(Emily is our Season long Friend in Residence — and is seeing Chautauqua for the first time. Here are some of her impressions (Ed.)
from Emily Provance, Friend in Residence
One thing I notice right away is the amount of space that drivers leave for pedestrians. I’m used to places where a car will swish right past me if I’m walking. But here, no vehicle goes by unless I physically step all the way out of the street. Nor does anyone honk at me; they just slow down and quietly wait.
Quaker House, too, is about making space. The steering committee has put so much thought into every cabinet, every light switch, every book, every quilt. Who do we hope to welcome in this space? What will they need? How can we provide it? When you come, you’ll discover a warm and comfortable home in which to meet, sip tea, nap, chat, go spiritually deep, or simply play.
The ground floor is designed for people dropping by, with space for worship, meals, and conversations. I look forward to discovering how else we might gather here. Worship sharing? Board games? Intergenerational story times? Bible studies? We’re prepared for any and all of the above.
Upstairs is made for those who are staying here, with comfy beds, warm lamplight, breezy windows, and rocking chairs on the balcony. These spaces are about sabbatical: connected to sabbath, both from the Hebrew word shabbath, meaning “rest.” Those staying at Quaker House will never need to be bored, with lectures and discussions and entertainment all over the Chautauqua grounds, but it’s equally possible to stock up on naps.
In just a few days, we’ll transition from waiting time to welcoming time. But for now, it’s all about making space.
Reflections of a Fifth Generation Chautauquan (and Quaker House Committee member) Submitted by Shari Castle
I am a 5th generation Chautauquan. There are so many reasons why I come back year after year. But you may never have been here.
So Why Should You Come?
You get the arts, education, religion, and recreation all in one place. All of the highest quality. Symphony, opera, theater, visual arts, classes, lectures, book club, worship services, interfaith lectures, swimming, boating, running, shuffleboard and so on.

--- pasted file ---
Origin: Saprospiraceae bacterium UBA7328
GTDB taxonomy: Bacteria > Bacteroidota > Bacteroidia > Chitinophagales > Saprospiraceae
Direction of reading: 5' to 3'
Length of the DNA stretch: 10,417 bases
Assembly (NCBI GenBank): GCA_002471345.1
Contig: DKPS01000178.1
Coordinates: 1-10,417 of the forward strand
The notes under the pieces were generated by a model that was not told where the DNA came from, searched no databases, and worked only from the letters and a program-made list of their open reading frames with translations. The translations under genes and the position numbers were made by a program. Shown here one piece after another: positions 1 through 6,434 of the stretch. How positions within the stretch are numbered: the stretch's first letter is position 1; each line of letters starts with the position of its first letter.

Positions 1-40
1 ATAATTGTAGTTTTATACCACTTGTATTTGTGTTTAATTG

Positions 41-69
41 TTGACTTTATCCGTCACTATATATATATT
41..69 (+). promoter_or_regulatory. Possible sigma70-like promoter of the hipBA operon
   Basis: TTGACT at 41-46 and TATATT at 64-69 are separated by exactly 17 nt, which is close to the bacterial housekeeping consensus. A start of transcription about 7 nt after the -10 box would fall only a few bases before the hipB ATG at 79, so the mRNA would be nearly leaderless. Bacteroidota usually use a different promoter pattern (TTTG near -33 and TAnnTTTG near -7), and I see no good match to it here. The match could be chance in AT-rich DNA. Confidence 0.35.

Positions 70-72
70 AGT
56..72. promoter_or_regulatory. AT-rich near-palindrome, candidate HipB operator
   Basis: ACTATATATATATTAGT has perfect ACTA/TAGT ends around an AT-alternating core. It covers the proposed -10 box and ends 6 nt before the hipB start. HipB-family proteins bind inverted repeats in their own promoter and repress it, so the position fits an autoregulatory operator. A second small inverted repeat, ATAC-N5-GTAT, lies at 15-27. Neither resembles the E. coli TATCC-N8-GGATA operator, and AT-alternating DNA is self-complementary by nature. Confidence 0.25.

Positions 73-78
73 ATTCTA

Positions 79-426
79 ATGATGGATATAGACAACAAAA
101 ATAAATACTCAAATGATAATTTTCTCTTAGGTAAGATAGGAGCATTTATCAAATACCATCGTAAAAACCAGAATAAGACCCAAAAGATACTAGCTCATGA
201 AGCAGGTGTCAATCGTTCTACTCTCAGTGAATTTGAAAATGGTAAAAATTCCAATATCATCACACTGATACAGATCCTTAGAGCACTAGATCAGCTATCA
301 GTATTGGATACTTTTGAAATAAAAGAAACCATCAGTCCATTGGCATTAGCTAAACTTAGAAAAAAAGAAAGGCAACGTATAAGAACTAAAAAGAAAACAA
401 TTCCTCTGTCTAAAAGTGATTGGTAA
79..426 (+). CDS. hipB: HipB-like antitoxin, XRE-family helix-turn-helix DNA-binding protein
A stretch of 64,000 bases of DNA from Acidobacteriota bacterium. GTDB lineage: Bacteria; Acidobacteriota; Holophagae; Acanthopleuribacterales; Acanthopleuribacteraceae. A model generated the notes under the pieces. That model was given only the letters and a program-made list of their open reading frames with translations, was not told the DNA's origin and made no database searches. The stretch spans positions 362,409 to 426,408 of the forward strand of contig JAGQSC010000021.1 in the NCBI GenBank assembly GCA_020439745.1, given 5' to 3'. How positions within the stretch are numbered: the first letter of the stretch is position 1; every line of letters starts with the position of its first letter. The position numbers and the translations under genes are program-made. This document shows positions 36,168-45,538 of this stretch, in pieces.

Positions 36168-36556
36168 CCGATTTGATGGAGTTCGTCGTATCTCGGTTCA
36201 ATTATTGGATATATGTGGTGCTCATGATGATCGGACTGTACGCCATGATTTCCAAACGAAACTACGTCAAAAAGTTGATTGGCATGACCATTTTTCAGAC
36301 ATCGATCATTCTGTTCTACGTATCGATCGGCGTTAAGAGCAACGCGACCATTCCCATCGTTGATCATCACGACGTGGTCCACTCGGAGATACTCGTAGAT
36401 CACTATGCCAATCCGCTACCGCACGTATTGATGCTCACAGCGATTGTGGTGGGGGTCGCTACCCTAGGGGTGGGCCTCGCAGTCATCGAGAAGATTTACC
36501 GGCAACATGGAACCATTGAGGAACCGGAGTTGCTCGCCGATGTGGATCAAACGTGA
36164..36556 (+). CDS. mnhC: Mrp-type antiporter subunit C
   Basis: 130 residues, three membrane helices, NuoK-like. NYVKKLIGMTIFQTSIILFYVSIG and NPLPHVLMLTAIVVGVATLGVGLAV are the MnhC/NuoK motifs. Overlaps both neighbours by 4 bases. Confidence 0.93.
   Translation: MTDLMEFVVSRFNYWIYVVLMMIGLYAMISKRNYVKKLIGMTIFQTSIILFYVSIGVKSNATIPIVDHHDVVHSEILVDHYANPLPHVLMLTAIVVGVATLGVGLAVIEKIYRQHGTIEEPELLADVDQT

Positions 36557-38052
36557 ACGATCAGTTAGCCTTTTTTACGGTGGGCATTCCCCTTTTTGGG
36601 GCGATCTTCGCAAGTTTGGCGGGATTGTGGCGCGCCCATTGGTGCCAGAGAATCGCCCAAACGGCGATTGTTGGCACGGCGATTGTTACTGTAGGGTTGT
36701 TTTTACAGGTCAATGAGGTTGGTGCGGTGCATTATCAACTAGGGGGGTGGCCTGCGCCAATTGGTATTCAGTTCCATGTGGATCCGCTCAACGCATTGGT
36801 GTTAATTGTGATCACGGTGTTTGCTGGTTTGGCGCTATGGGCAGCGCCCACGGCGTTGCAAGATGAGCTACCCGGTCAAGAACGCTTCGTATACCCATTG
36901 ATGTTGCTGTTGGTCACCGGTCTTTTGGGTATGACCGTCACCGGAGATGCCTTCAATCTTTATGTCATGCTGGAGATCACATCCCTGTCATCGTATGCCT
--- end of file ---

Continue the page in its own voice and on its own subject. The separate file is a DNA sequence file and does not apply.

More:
It is a safe, friendly, and respectful community. Shared space and civil discourse. Single individuals and multi-generational families.
You can attempt to do everything or you can do nothing but sit on the porch and watch the lake. Or something in between. It’s totally up to you
Restful, rejuvenating, inspiring, reflective, restorative, social. Busy, but not stressful. Historic and cutting edge. Partaking in something unique, important, and special.
And, There’s More….
walks, picnics, porches, yoga, ice cream, bikes, the library and the bookstore, a grand hotel and a sidewalk cafe, a bell tower that chimes, people of all ages, and so on.
Just a few reasons why you should come to Chautauqua.
Forty-five years ago, I planned to attend Meeting for Worship for the second time. My usual procedures for going anywhere- simplest (have something to eat. Write the directions) to adaptive (was it snowing? Did I need an umbrella?) were this time accompanied by an unfamiliar sensation – a feeling that almost anything might happen once worship began. And so it did. And so continues my still-surprising and warmly welcomed anticipation that Meeting for Worship will be a time of unpredictability , surprise and grace.
As Quaker House at Chautauqua has emerged out of the ministry of Chautauqua Summer Meeting and the wholly-present work of those who breathed life into those ministries, this strangely familiar sensation connects me to the very practical work of this new creation. What will this little home for Chautauqua Meeting become? Who will minister there and what life will be changed because of a word, a teaching, a living example? Our committees all have sturdy agendas yet Steering Committee members approach each meeting with the expectation that something unexpectedly, enrichingly wonderful is likely to emerge.
I once thought that creating the place for welcome and worship at Chautauqua would be a process of orderly organization and careful attention, and so it is and must be. The mystery held within a spiritually-grounded anticipation has led to miracle and wonder, and to our nourishment from deeper waters. While we are in those deeper waters, being challenged, stretched and tipped-over a bit by our committee work, we come to know the joyful astonishment that accompanies a good spiritual workout.
Years after that second Meeting for Worship, I taped up an Annie Dillard quote:
“ it is madness to wear ladies’ straw hats and velvet hats to church; we should all be wearing crash helmets…”
The past few months have been a mix of discovery, experimentation, thoughtful organization and amazement. This is not unlike my own spiritual journey and perhaps yours? Quakers found ourselves homeless on the grounds of Chautauqua…then receiving the promise of a house of our own at Chautauqua – a handsome 1911, gabled three story, 5 bedroom, 2 bath 1800 sq.ft. cottage with oak trim and hardwood floors:
We were faced with two practical challenges: converting a traditional family style floor plan of separate rooms and simple accommodations into a public space that could welcome worship for up to 40 attenders with space flexible enough to serve living, dining and small group programming during the week, and making certain that every change met local building codes, zoning regulations and as much accessibility as could be managed within the building’s structure.